May 04, 2007

Queen Elizabeth reflects

Queen Elizabeth in US for 400th anniversary of English pioneers"With the benefit of hindsight, we can see in that event the origins of a singular endeavor--the building of a great nation, founded on the eternal values of democracy and equality based on the rule of law and the promotion of freedom.

"But 50 years on we are now in a position to reflect more candidly on the Jamestown legacy. Human progress rarely comes without cost," the queen said.

"And those early years in Jamestown, when three great civilizations came together for the first time--Western European, Native American and African--released a train of events which continues to have a profound social impact, not only in the United States but also in the United Kingdom and Europe."

But in her speech, the queen said historical reassessments should not "obscure" the epoch-making impact of the settlement, which brought English notions of law, democracy and free enterprise to the New World.
Comment:  The English brought democracy to the New World? You mean the dissidents, troublemakers, and opportunists who had nothing but their own aggrandizement in mind? Where did they get the notion of democracy from, since they left a near-absolute monarchy?

In Indians Gave Us Enlightenment, I quote Jack Weatherford on this point:The most consistent theme in the descriptions penned about the New World was amazement at the Indians' personal liberty, in particular their freedom from rulers and from social classes based on ownership of property. For the first time the French and the British became aware of the possibility of living in social harmony and prosperity without the rule of a king.Really, talking about Jamestown (or Plymouth) as a proto-democracy is ridiculous. These people were thousands of miles away from any established authority. What were they going to do...install another absolute monarch to rule over them? Small groups of people don't need kings and queens and aren't likely to put them into place.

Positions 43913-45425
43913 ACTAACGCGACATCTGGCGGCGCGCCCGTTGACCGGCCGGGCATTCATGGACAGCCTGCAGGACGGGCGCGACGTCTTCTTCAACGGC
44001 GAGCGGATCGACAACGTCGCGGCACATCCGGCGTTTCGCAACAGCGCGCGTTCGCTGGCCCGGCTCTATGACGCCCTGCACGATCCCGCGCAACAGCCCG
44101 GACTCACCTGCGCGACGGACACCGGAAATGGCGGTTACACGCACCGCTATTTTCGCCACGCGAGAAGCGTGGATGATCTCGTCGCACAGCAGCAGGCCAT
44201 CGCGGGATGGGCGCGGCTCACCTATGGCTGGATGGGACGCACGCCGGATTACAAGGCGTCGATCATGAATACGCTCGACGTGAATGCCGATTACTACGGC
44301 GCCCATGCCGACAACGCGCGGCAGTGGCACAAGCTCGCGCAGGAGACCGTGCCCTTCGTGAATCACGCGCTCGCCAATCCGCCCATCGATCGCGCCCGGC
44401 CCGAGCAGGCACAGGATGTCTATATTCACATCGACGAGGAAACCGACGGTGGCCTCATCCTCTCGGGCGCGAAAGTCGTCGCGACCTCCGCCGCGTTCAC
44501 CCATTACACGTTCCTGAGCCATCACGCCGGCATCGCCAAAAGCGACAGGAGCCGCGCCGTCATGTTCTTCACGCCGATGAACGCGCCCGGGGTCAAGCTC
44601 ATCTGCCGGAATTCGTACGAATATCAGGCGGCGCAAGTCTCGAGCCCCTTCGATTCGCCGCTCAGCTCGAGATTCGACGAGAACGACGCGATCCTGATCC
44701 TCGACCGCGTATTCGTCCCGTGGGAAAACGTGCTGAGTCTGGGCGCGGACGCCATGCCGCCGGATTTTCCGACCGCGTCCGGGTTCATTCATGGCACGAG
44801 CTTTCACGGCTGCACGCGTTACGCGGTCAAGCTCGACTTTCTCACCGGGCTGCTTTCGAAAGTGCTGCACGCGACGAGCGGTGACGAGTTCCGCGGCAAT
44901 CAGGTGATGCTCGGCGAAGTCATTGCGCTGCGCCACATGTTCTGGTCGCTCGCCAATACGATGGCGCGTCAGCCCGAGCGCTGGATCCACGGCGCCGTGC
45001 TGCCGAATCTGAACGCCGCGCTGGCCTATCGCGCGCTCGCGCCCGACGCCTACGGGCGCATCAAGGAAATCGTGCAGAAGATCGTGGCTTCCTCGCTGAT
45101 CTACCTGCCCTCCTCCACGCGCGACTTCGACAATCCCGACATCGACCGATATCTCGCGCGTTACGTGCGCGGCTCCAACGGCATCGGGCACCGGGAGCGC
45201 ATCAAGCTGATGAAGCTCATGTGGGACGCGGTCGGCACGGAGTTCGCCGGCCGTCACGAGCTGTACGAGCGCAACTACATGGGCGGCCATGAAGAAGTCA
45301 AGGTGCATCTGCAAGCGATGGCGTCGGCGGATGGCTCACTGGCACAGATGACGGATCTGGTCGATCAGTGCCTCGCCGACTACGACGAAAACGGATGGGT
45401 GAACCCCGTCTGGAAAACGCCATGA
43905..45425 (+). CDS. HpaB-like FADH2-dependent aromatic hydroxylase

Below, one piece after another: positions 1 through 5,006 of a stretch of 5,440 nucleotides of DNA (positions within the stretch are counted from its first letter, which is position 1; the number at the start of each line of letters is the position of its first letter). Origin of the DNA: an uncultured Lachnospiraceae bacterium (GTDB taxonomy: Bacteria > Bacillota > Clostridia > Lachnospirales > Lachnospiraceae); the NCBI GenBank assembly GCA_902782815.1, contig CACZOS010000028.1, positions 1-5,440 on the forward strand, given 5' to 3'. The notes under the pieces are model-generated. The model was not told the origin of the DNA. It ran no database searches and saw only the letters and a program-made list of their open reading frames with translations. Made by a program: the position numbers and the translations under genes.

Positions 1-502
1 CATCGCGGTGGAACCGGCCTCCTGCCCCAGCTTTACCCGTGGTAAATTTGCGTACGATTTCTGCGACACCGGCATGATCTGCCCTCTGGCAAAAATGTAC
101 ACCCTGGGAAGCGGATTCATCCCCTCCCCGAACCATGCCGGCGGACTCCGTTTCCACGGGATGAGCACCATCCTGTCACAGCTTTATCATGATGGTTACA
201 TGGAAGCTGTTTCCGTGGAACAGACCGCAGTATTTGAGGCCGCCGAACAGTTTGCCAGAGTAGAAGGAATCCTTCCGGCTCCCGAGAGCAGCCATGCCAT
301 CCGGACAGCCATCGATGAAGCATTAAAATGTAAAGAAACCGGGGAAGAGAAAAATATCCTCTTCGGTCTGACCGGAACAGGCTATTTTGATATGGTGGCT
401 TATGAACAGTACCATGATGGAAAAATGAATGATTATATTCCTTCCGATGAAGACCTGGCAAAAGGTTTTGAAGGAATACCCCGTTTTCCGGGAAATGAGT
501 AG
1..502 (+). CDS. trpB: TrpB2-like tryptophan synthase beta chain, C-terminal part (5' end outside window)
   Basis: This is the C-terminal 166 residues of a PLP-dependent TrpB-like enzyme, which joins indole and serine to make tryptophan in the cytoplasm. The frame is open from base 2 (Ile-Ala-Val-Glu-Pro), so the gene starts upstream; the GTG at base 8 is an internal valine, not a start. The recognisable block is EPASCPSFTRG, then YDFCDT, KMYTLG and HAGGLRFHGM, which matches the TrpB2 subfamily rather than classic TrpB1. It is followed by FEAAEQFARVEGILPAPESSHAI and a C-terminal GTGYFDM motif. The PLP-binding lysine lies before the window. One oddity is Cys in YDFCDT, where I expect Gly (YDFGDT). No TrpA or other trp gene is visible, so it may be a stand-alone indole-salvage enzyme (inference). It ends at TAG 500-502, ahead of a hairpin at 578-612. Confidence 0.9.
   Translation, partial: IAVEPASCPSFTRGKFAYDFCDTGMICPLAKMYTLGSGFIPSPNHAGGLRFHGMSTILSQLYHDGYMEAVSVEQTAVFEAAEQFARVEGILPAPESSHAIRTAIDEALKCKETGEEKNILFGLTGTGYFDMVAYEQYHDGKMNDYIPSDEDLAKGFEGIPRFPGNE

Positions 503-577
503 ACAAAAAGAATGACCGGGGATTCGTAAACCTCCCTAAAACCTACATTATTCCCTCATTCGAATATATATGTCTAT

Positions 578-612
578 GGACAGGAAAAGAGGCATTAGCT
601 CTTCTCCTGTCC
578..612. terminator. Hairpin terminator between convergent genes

The colonists didn't reject the idea of monarchy. They were firm believers in and supporters of the British crown for almost 200 years. Only when England began imposing taxes did the colonists begin to envision themselves as true democrats.

And even then, they allowed only white males with property to vote. That's a marked contrast with America's Indian tribes, where everyone had a voice and consensus was usually sought. Until American women got the right to vote in 1920, Indian societies were arguably more democratic than the US alternative.

For more on the subject, see Democracy Rocks--with Indian Help.

1 comment:

writerfella said...

Writerfella here --
But - but - but - Has anyone asked what Helen Mirren thought? Maybe an Academy Award will make her opinion all the more meaningful...
All Best
Russ Bates